Donovan v. Fowle

2010 | Cited 0 times | D. Maine | May 3, 2010


On April 12, 2010, Daniel Donovan filed a motion to allow further discovery and on April 21, 2010, he replied to the defendants' opposition to further discovery. Donovan claims the additional discovery is necessary in order for him to properly respond to the defendants' pending motion for summary judgment. Donovan specifically wants to depose four, or possibly five, technicians from the Maine State Crime Lab and Alan Kelly of the Kennebec District Attorney's Office. His motion is based upon the fact that he finally obtained discovery regarding the state police crime lab reports and the District Attorney's file on March 19, 2010, at the very end of the discovery period pursuant to the scheduling order.

In his motion for further discovery Donovan claims that he is entitled to this discovery pursuant to Rule 56(f) of the Federal Rules of Civil Procedure in order to properly frame his response to the pending motion for summary judgment.1 The motion is based primarily upon the state's contention that Donovan has not alleged a violation of a federal constitutional or statutory right and that if he alleged such a violation then various federal doctrines of immunity and claim preclusion bar his recovery in this court. This Court recently summarized the standard for delaying disposition of a summary judgment motion based on insufficient opportunity to conduct discovery:

When an inadequate opportunity for discovery prevents the non-movant from mounting an opposition, Federal Rule of Civil Procedure 56(f) offers a "safeguard against judges swinging the summary judgment axe too hastily." Resolution Trust Corp. v. N. Bridge Assocs., Inc., 22 F.3d 1198, 1203 (1st Cir. 1994). Specifically, summary judgment may be denied if "a party opposing the motion shows by affidavit that, for specified reasons, it cannot present facts essential to justify its opposition." Fed. R. Civ. P. 56(f). Because district courts "construe motions that invoke the rule generously, holding parties to the rule's spirit rather than its letter," the First Circuit requires substantial, not perfect, compliance. Resolution Trust Corp., 22 F.3d at 1203. A litigant who invokes Rule 56(f) must make an authoritative and timely proffer showing "(i) good cause for his inability to have discovered or marshaled the necessary facts earlier in the proceedings; (ii) a plausible basis for believing that additional facts probably exist and can be retrieved within a reasonable time; and (iii) an explanation of how those facts, if collected, will suffice to defeat the pending summary judgment motion." Rivera-Torres v. Rey-Hernandez, 502 F.3d 7, 10 (1st Cir. 2007).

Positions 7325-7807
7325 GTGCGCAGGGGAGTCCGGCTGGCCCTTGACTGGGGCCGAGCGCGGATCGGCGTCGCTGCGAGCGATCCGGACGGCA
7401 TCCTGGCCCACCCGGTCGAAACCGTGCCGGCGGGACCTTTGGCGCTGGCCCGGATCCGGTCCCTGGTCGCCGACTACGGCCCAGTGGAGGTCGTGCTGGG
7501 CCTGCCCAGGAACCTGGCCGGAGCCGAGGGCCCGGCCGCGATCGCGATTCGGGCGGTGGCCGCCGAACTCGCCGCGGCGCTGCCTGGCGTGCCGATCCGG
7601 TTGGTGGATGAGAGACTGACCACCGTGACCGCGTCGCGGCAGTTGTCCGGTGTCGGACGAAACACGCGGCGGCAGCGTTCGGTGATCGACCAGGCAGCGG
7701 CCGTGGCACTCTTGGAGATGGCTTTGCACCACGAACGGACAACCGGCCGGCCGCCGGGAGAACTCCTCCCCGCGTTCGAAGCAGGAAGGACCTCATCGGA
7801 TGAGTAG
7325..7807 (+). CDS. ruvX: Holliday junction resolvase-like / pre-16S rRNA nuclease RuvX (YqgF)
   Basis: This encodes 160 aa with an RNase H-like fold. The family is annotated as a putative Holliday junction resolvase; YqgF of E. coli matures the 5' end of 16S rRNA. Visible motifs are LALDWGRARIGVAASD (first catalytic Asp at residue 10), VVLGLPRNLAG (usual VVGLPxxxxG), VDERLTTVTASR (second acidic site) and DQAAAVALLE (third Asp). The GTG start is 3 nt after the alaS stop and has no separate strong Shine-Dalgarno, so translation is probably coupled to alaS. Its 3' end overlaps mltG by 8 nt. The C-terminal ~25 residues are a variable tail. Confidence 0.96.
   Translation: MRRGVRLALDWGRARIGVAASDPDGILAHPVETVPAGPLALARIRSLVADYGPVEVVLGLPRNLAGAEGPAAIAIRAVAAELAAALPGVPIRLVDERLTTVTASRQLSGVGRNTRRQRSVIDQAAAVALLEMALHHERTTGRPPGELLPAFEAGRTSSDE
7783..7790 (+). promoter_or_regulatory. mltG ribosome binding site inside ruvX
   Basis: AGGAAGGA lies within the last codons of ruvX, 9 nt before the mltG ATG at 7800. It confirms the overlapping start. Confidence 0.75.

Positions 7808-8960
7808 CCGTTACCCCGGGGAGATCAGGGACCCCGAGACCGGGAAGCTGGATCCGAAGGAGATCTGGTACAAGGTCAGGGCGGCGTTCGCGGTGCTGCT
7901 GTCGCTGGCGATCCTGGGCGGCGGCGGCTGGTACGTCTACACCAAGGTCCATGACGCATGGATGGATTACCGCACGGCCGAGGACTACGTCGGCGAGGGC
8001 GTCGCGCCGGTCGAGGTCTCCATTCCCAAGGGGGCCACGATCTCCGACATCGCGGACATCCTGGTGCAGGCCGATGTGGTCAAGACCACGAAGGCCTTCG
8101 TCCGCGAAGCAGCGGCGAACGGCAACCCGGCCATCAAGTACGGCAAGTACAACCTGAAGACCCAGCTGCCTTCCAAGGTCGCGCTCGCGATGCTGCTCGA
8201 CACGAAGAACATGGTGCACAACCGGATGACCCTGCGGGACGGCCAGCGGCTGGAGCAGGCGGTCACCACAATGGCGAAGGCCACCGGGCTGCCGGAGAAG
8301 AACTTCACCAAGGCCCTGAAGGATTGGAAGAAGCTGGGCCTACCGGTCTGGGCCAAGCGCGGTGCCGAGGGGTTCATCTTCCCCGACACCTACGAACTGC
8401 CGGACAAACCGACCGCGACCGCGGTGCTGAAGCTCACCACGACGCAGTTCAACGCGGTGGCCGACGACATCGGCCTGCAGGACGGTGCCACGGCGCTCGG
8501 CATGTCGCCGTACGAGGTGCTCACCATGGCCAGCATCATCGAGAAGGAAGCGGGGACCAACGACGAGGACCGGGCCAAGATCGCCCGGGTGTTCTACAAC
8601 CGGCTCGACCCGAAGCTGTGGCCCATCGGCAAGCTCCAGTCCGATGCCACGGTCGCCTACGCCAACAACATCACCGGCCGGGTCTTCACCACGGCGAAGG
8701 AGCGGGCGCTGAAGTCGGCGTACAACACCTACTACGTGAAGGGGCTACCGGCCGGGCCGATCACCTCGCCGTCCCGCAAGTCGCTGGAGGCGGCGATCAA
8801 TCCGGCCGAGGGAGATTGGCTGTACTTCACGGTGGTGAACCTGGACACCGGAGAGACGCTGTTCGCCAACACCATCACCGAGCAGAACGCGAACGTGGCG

BlueTarp Fin., Inc. v. E. Materials Corp., 592 F. Supp. 2d 188, 189-90 (D. Me. 2009) (Singal, J.).

Donovan has failed to show good cause for delaying the deposition of Kelly, has not provided any basis to believe additional facts exist within the purview of the lab technicians other than appear in the chain of custody and lab reports, and has not shown how gathering more facts from the lab technicians could suffice to defeat the pending motion. He has not met prongs one, two, and three of the Rule 56(f) paradigm. Of course, under Resolution Trust Corp. there are actually five prongs that Donovan must satisfy in order for me to authorize further discovery in this sort of "delayed discovery" case. Resolution Trust Corp., 22 F.3d at 1203 ("Rule 56(f) can be thought of as embodying five requirements: authoritativeness, timeliness, good cause, utility, and materiality.") Assuming his pro se status and the "difficulties" encountered during discovery served to minimally establish "good cause" for Donovan's failure to make timely use of the discovery process, he has failed in this proffer to demonstrate how the additional discovery sought would satisfy the other requirements of Rule 56(f). The chain of custody reports only relate to receipt of item L94-320-21 a/k/a LO4-646-1, since its receipt by the state crime lab on October 28, 2004, (Doc. No. 48) and that is the primary exhibit submitted in support of the motion for further discovery. Their utility and materiality have not been established. Gary Marsella was known to Donovan long before the most recent round of discovery, yet a police report mentioning him is submitted in support of this motion for further discovery. As far as I can see Marsella has nothing to do with lab testing and DNA analysis that appears to be at the heart of Donovan's case. Nor does an alleged statement by the victim made to Donovan's attorney and/or members of the District Attorney's Office explain why there is a need for additional discovery at this point. Donovan has simply failed to show that further discovery is warranted. Based upon the foregoing, Donovan's motion to conduct further discovery is denied.


Any objections to this Order shall be filed in accordance with Federal Rule of Civil Procedure 72.

So Ordered.

1. The motion for summary judgment (Doc. No. 35) was filed after the expiration of the discovery period and is by no means an "early" filed motion. The parties both point the blame at each other in terms of the way discovery proceeded in this case. I agree that Mr. Donovan has been dilatory in seeking discovery and that the defendants' attorney has been somewhat obstructionist in providing it. However, the Rule 56(f) motion does not turn on the fact that the discovery period has expired. Mr. Donovan has simply failed to convince me that his further discovery initiatives regarding the lab technicians would add anything to his case and the deposition of Alan Kelly could have been taken long ago and does not depend on the recently provided lab reports. Indeed, if Donovan had sought discovery in the form of a deposition of Kelly early in the case in all likelihood he would have discovered this "chain of custody" information sooner.

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